Eastern Pequot Overseer Account from November 18, 1833 to February 13, 1834

 

Pequot Indians of North Stonington in account with Silas Chesebrough

 
     
 

Debit

 
     

1833

   

November 18

To paid court fees 81 cents

        .81

     

1834

January 21

To paid Charles G. Sisson for coffin for Esther Waugs as per bill  

      3.00

January 23

To Jesse Champlin for boarding Philena in full up to this time

      3.00

 

To one gallon molasses delivered Isaac Fagins by George W. Moss, February 2, 1832.  Omitted

        .40

 

To seven  yards sheeting1 delivered Tyra by George W. Moss, February 18, 1832.  Omitted

        .88

 

To boarding and care of Philena, three weeks, from January 23, 1834 to February 13, 1834

      3.00

 

To one shirt for Philena and tapping shoes2

        .75

   

 $11. 84

     
 

Credit

 
     

November 18

By balance due Pequot Indians on settlement with the Court

-$  6.97

 

Balance due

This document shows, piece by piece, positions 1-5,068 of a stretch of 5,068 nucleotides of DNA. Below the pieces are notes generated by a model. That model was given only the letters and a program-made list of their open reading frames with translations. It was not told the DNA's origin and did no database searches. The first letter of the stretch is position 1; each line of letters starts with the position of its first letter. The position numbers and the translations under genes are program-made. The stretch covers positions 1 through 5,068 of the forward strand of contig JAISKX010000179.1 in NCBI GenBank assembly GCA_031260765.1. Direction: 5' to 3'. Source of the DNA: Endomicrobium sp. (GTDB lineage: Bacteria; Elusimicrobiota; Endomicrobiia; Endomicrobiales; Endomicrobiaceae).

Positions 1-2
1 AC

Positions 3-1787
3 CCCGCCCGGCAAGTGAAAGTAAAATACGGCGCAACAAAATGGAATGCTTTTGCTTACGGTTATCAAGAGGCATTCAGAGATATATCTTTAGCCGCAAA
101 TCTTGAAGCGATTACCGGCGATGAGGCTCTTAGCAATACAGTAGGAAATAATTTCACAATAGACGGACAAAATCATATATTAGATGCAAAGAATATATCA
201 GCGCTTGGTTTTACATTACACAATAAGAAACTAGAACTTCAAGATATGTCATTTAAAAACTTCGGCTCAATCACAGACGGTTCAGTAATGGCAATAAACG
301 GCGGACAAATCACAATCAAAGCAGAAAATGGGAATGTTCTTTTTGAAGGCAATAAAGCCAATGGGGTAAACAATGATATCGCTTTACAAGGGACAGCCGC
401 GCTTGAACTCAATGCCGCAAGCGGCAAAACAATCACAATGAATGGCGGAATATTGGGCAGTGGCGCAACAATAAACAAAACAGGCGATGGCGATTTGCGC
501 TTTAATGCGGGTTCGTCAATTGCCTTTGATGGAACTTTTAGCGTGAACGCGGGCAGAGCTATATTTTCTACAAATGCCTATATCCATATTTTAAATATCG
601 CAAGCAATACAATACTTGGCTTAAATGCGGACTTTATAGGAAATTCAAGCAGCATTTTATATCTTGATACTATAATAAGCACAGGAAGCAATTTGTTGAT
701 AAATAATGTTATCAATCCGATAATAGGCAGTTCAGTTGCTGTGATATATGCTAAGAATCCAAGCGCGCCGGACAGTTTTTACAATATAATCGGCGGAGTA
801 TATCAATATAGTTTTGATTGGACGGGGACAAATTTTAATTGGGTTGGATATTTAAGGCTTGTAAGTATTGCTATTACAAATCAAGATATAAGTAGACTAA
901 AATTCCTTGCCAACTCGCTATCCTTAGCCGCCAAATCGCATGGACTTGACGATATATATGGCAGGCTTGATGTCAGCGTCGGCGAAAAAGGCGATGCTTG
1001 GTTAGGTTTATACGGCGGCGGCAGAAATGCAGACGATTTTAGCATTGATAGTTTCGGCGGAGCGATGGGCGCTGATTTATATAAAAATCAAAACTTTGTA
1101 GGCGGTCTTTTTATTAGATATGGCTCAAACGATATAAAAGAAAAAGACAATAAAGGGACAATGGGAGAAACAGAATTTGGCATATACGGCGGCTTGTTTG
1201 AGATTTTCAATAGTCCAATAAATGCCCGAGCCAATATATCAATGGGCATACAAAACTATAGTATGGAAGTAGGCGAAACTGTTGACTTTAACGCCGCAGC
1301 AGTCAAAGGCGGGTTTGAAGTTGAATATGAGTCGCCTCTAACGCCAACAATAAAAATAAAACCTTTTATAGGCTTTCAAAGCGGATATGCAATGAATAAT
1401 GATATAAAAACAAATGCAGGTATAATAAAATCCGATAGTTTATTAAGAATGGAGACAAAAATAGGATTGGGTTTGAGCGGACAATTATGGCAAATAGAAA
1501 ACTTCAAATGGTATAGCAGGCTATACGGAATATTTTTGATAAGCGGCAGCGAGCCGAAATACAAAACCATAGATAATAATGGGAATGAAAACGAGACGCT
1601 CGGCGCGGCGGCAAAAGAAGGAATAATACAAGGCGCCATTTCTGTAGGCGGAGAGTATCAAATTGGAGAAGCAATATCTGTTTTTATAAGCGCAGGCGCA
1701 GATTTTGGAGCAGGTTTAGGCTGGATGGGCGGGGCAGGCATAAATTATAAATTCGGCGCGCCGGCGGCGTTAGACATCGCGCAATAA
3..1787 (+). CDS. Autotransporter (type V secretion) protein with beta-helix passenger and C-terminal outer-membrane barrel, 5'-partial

4.87

 

To court fee paid on settling the account

       .81

   

 $  5.68

     

Addendum:

To the Honorable County Court now in session at New London within and for New London County, the subscriber respectfully asks to resign and to be excused from serving longer as Overseer to said Pequot Indians

 
 

Silas Chesebrough

 
 

February 13, 1834

 

Judicial Action:

Silas Chesebrough's account with Pequot Indians, 1834.  Settled and allowed by the Court, John DeWitt, clerk

 

Docketing:

1833 / 305 [ illegible ] / 317

 
  • 1. A sturdy plain-woven cloth usually of cotton used especially for bedsheets. Merriam-Webster.com.
  • 2. 19th Century taps were tiny pieces of metal nailed into the sole of a shoe to keep them from wearing down specific areas, generally the heel, ahead of the rest. Businessinsider, https://www.businessinsider.com/use-taps-to-protect-shoes-2016-11